Business travel has been a roller coaster over the past two years. And not the fun kind.
When we look back at the post two years, consider the following:
- Less than 2 years ago Bill Gates (along with many others) predicted that corporate travel would be reduced by 50% permanently as a result of the pandemic. I think we will come to find that these predictions lured business owners into a false belief that corporate travel was unnecessary and as a result dragged out the industry’s recovery
- A pent up demand to not only get back on the road but also a realization among stakeholders that business travel does, in fact, carry a return on investment (ROI) of at least many multiples – up to $12.50 to $1 based on an old Oxford Economics study – is driving a desire for a return to normalcy despite all of the industry’s challenges
- Wave after wave of new COVID-19 variants haven’t waned despite the fact that the latest form of the disease is even more transmissible than the first
- Corporate travel has essentially rebounded, at least domestically, to 2019 levels. Some studies estimate that global corporate travel will not only recover fully by 2024 but will increase from a record high of $1.4 trillion to $1.5 trillion annually
- Staffing shortages, airport capacity controls, and weather issues (now runways are buckling under heat – say what?) are causing huge delays and service lapses globally with no end in sight
These and many other externalities have brought significant challenges to the corporate travel industry and the landscape is getting even more difficult to navigate. Pressure brought on by a changing workforce demographic is adding more complexity to these challenges but will serve to finally break the stranglehold of many of our legacy technologies and processes that most believe should have been retired two decades ago.
A New Generation is Demanding Change at the Worst Possible Time
A younger generation of travelers who happen to be more efficient and tech savvy than their predecessors are demanding ease of use, flexibility, and a smarter way to do business. These middle and senior managers in organizations today love to travel for business and recognize the value it brings to their companies and careers.
But to meet the demands of a new generation in the face of so much volatility in the corporate travel industry is not going to be easy or come quickly. TMC’s are struggling to match demand with supply and are trying to hire well qualified people. Training new personnel is another option that all suppliers are considering but corporate travel requires on the job experience and that takes time. All of the major online booking tools (OBT’s) have announced major product re-writes that will incorporate better user interfaces and integrations into third party or supplier direct content. Most of these improvements will take more than a year.
And today, corporate clients have more choices than ever in terms of choosing the best service model for their company’s needs. A growing number of booking choices including new industry entrants is having an impact on consumer choice and putting further strain on a recovering industry. All of this change is occurring now in the midst of the most difficult time in the industry’s history to provide even basic service to travelers.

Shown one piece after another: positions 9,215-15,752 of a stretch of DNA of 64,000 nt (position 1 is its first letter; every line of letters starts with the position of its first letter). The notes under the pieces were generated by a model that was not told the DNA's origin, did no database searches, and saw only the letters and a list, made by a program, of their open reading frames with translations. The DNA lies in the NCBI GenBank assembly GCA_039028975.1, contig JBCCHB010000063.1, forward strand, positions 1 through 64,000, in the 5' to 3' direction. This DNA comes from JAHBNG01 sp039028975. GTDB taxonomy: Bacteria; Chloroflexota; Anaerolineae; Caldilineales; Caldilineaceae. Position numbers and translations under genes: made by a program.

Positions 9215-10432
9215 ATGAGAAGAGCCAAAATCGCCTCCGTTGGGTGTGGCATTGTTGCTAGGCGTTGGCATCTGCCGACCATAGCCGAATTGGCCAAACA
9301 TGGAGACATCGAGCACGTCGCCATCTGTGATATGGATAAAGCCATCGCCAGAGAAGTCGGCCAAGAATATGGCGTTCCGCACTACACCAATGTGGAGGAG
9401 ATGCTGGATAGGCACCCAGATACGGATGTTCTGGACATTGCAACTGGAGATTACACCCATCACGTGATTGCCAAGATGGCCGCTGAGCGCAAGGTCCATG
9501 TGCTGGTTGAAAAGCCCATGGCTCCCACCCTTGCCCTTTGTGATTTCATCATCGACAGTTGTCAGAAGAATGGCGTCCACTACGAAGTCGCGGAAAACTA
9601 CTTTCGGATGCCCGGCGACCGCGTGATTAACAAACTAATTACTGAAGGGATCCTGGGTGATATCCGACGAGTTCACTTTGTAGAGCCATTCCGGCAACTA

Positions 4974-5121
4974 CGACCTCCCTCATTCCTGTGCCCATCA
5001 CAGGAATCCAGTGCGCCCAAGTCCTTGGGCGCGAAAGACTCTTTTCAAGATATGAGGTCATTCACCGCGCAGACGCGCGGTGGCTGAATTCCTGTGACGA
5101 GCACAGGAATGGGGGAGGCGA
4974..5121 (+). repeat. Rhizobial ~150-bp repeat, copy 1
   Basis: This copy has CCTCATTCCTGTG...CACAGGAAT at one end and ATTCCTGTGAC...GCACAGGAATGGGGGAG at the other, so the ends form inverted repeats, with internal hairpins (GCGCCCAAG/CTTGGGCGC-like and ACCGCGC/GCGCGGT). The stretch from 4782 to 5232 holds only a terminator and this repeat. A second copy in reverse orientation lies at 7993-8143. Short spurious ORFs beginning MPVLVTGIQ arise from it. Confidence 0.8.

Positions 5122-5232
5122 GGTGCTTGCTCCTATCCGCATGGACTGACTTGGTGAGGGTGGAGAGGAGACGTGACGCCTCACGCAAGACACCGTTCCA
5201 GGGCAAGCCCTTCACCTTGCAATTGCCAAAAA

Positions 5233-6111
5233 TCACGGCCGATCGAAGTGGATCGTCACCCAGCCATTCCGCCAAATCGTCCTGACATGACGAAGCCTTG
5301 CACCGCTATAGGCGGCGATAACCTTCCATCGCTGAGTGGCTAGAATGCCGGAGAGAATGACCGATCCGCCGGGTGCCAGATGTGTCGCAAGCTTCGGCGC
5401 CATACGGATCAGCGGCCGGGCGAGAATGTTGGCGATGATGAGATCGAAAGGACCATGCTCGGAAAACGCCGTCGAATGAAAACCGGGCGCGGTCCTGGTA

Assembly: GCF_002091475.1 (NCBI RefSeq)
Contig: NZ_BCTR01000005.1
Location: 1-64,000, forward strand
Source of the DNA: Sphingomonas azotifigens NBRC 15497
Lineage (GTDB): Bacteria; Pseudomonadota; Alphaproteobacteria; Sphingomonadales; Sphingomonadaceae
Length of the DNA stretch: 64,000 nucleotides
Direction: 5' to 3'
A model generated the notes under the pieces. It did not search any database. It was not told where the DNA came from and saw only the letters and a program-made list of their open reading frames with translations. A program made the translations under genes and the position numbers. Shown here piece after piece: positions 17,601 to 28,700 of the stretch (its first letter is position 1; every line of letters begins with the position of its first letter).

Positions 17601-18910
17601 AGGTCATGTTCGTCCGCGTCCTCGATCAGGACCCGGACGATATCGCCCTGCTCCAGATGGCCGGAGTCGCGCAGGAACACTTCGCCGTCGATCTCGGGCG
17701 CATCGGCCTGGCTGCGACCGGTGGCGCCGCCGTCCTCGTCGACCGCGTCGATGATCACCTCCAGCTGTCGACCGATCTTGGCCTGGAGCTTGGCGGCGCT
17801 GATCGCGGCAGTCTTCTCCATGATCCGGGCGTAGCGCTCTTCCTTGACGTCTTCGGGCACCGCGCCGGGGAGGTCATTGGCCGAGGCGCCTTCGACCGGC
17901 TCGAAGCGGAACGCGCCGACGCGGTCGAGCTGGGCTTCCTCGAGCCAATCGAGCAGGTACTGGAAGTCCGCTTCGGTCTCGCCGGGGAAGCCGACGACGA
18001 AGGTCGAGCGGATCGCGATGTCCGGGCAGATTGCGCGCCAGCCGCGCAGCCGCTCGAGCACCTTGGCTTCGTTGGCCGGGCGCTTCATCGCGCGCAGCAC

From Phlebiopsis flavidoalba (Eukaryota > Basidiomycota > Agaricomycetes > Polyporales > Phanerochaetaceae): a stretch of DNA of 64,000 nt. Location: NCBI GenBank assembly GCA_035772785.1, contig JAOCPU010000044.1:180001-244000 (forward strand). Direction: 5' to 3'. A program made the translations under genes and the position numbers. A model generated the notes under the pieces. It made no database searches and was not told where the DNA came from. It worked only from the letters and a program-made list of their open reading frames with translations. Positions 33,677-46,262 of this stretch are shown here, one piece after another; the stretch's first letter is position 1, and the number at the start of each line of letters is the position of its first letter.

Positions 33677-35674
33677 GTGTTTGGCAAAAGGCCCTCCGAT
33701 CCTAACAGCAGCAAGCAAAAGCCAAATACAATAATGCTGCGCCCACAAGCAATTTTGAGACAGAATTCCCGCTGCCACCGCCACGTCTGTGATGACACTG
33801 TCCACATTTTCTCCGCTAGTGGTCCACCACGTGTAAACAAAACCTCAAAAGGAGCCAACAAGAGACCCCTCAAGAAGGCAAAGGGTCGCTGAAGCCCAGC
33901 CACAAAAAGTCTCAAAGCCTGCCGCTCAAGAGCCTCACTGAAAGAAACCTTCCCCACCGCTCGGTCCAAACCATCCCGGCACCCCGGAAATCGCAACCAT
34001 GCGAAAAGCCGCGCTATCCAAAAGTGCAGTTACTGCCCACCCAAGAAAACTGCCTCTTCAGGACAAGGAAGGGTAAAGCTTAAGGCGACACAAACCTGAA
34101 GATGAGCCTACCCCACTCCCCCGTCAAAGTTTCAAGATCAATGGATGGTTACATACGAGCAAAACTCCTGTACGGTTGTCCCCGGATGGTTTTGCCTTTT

Bleisure Travel Trend
Bleisure travel is the blending of corporate travel and leisure travel – a trend that is becoming commonplace and is wreaking yet more havoc for an industry in distress. Never the two shall meet, leisure and business travel, has been the industry’s mantra for as long as I can remember. Varying travel requirements, support commitments, tax implications, duty of care issues, and more variability in servicing needs come with the territory. But, Bleisure appears here to stay and we are beginning to see that this “perk” has become an important talent retention/acquisition strategy.
For example, some companies have implemented 60-90 day periods of “work from anywhere in the world” policy. It makes sense. Traveling for business can be highly personal with a lot of downtime that includes separation from loved ones. Bleisure travel helps to fill that void but it comes at a high cost to an industry in recovery. Staff starved industry suppliers now have to figure out how to segment leisure from business travel as it relates to operational support and management reporting. In most cases, processes and technology have to be re-invented to accommodate this shift and it comes at a time where support for legacy tools has become a challenge due to staffing demands and the volatility of transactional volume.
Technology will Catch Up
Imagine the efficiency of a world in which a booking system could alert facilities management that XYZ travelers would be working from ABC location for the next month and adjust their badge to allow them into that office, if they so choose, without the employee needing to take extra steps to secure that badge. A system in which the traveler’s plans can be automatically shared with appropriate Tax, HR, and Risk departments in order to facilitate that work from anywhere option – without any added stress to the employee’s day. Giving employees the opportunity to work from anywhere is one thing; creating a seamless policy, process and system to accomplish that without any added stress could prove to be both a huge value add for organizations and its employees.
As with anything, customer demand will drive solutions but if work efficiencies can be maintained, this model may make a lot of sense and prove to be a better way to do business for many companies.